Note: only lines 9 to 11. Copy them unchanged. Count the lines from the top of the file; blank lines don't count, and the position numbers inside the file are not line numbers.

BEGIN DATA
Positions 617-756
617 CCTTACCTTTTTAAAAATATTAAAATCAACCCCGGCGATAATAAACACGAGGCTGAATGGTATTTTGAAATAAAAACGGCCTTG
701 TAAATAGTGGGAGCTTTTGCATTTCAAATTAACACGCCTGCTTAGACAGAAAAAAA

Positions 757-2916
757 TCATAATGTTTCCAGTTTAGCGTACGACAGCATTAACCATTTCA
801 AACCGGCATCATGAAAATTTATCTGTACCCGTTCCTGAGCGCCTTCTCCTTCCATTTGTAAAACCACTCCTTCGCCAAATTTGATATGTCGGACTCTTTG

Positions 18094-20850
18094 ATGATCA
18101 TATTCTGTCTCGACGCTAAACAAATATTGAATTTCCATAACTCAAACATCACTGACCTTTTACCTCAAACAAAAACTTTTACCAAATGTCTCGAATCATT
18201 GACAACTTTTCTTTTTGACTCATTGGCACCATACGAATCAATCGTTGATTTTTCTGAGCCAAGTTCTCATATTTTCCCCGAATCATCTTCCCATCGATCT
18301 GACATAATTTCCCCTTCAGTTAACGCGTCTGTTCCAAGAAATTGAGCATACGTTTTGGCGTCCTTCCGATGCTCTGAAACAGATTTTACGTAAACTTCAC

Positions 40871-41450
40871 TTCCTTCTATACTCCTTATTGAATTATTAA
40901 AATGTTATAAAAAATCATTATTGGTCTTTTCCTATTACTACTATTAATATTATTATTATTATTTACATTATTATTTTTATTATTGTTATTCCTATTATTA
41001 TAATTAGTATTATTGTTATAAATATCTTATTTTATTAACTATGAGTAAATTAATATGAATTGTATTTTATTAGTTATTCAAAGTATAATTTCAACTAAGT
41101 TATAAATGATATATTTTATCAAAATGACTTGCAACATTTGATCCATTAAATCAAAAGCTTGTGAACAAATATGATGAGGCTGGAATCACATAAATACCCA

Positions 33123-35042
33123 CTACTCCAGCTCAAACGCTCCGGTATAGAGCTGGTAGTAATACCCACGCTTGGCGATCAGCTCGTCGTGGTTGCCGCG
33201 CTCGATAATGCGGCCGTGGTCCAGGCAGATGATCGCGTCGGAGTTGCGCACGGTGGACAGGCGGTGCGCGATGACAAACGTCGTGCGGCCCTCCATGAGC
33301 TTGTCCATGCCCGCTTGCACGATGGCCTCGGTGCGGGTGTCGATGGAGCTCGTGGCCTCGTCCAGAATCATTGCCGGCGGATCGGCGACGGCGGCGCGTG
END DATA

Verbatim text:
18101 TATTCTGTCTCGACGCTAAACAAATATTGAATTTCCATAACTCAAACATCACTGACCTTTTACCTCAAACAAAAACTTTTACCAAATGTCTCGAATCATT
18201 GACAACTTTTCTTTTTGACTCATTGGCACCATACGAATCAATCGTTGATTTTTCTGAGCCAAGTTCTCATATTTTCCCCGAATCATCTTCCCATCGATCT
18301 GACATAATTTCCCCTTCAGTTAACGCGTCTGTTCCAAGAAATTGAGCATACGTTTTGGCGTCCTTCCGATGCTCTGAAACAGATTTTACGTAAACTTCAC